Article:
The CSA stated that the proposed lunar exploration activities would ideally contribute to:

  • Support Canadian Lunar exploration initiatives;
  • Leverage past, on-going and planned investments in technology development;
  • Support in-space demonstration of lunar related technologies;
  • Conduct world class science such as, but not limited to, the scientific priorities elaborated in consultation with the Canadian scientific community in the Canadian Space Exploration: Science & Space Health Priorities 2017 report;
  • Harnessing space to solve everyday challenges for Canadians such as improving remote medicine and health care, enhancing access to nutritious food and in other diverse areas;
  • Leverage partnerships;
  • Support the development of the commercial space industry in Canada;
  • Maximize benefits and facilitate early demonstration and delivery of space capabilities.

In submitting ideas to the CSA participants will need “clearly identify the following key elements”:

  • The specific scientific, technologic and/or commercial goal(s) the mission/contribution will address and how;
  • Description of the proposed science, technology, application or launch/delivery services to the Moon;
  • Mission and approach to get to the destination within the specified timeline;
  • Possible partnerships;
  • Science and Technology readiness level;
  • Impacts and benefits for Canada;
  • Cost and feasibility;
  • Opportunities and future development including a roadmap for subsequent contributions;
  • Requirements for pre-space or space demonstration of the technology/science payload (if applicable) – i.e. Platforms, trajectories, etc.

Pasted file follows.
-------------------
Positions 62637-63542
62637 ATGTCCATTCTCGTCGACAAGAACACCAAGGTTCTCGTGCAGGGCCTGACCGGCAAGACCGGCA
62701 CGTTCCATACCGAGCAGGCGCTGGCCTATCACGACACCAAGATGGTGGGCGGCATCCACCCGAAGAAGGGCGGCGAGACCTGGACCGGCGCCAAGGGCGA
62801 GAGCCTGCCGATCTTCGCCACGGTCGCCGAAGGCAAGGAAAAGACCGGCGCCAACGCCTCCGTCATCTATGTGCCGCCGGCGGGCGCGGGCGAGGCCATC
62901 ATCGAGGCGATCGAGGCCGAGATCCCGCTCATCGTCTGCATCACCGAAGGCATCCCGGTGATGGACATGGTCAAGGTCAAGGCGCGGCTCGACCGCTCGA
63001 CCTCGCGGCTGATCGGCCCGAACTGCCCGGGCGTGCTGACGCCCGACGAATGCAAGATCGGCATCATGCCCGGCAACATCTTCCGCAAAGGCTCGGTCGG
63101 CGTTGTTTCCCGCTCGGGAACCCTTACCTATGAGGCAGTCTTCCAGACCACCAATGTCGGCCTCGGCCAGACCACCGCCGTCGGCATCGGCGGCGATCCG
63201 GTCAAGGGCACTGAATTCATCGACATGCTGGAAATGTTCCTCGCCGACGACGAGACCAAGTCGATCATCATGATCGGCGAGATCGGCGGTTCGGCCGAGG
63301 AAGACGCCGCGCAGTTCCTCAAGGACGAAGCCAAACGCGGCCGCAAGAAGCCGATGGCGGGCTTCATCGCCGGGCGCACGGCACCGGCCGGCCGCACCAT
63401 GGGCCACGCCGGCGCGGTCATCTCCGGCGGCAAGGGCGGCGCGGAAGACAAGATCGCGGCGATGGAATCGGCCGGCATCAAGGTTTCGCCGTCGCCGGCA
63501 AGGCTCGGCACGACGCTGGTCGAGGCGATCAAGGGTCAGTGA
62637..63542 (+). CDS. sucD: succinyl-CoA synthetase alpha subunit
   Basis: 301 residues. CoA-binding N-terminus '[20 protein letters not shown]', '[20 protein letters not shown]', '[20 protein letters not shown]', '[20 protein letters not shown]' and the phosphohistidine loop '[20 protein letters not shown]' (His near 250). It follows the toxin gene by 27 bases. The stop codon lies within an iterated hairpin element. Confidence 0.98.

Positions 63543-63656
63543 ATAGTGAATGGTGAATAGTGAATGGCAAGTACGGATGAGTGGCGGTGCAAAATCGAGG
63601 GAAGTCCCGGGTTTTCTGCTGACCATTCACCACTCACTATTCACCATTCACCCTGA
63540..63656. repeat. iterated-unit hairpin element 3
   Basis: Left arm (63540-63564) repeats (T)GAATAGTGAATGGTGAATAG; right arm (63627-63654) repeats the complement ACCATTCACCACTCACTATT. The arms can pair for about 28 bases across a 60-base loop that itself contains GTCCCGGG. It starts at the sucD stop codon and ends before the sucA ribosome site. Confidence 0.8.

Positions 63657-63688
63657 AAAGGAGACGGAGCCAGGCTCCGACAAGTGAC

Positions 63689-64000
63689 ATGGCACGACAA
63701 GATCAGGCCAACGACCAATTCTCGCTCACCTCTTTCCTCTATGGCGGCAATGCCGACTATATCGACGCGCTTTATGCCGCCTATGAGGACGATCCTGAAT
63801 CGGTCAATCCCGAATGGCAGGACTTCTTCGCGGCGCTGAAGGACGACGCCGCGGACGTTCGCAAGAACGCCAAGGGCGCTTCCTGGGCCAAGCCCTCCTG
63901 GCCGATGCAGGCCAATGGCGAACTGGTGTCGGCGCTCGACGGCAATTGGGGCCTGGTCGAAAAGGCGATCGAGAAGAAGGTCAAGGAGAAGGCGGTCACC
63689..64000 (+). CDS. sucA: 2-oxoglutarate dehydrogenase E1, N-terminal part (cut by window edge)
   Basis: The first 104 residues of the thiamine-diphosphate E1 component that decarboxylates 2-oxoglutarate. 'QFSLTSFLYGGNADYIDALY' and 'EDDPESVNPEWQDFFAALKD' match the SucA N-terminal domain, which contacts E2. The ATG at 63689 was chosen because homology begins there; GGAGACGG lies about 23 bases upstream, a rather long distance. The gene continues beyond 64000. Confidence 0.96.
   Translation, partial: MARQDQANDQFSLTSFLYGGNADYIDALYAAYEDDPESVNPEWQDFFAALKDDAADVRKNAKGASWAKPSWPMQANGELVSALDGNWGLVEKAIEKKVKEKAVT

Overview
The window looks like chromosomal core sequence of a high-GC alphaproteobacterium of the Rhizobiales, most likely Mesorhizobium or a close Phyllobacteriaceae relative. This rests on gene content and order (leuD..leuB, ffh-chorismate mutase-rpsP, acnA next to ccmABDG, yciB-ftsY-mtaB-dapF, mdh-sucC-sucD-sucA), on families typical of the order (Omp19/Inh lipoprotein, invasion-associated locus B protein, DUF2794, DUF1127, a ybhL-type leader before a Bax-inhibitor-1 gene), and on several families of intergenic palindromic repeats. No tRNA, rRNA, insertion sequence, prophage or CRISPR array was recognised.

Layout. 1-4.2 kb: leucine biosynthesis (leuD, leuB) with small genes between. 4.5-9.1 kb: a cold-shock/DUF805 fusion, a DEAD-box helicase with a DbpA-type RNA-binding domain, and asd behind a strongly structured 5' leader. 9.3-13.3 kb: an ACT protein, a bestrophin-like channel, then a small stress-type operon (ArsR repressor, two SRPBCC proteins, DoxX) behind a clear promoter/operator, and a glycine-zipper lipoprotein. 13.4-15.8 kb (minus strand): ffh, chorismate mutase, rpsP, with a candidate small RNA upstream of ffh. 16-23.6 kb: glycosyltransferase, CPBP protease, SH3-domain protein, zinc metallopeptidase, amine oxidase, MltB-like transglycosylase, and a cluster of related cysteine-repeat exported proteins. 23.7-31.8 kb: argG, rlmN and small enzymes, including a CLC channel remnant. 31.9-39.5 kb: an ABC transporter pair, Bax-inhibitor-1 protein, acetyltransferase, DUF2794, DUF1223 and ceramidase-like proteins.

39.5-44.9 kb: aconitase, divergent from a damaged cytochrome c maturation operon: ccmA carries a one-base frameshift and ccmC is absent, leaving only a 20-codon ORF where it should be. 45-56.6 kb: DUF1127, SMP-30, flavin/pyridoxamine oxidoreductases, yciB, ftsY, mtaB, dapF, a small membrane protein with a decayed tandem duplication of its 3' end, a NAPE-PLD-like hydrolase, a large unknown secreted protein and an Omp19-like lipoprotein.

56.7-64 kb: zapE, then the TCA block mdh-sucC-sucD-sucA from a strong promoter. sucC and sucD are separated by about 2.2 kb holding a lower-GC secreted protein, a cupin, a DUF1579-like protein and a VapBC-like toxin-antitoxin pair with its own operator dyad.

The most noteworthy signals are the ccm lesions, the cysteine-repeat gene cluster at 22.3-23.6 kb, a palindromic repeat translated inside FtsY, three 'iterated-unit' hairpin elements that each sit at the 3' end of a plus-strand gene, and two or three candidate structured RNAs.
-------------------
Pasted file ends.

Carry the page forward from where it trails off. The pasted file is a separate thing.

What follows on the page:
One of the elements participants will need to consider is how their mission or technology will get to the moon.  NASA designed a program for just such a purpose. The Commercial Lunar Payload Services (CLPS) program, which NASA will use for its Artemis program, is open to anyone. Of course, if a Canadian company stepped up with a credible plan to provide this service the CSA might be interested. Of the nine U.S. companies in the CLPS program, one, Moon Express, has opened an office in the Toronto area with the purposes of working with potential Canadian customers.

Insight into NASA’s Artemis program plans

Yesterday, a couple of days after the call for ideas was released, news leaked by Ars Technica of NASA’s notional plan for the Artemis program. The leaked information indicates NASA is considering 37 launches with the first asset of a moon base deployed by 2028. As well, the first human mission to the moon since 1972, a fly-by, called Artemis 2 (EM-2), would take place in 2022 followed by American astronauts landing on the moon in 2024 on the Artemis 3 (EM-3) mission.

Notably for Canada, the AI robotic system, Canadarm3, that Canada is planning to contribute, is scheduled to be deployed in 2027. As we reported last week, NASA does not need Canada’s Canadarm3 for the plan to land American astronauts on the moon by 2024.

NASA notional Artemis program plan
NASA notional Artemis program plan. Credit: Ars Technica/NASA.





About Marc Boucher

Boucher is an entrepreneur, writer, editor & publisher. He is the founder of SpaceQ Media Inc. and CEO and co-founder of SpaceRef Interactive LLC. Boucher has 20+ years working in various roles in the space industry and a total of 30 years as a technology entrepreneur including creating Maple Square, Canada's first internet directory and search engine.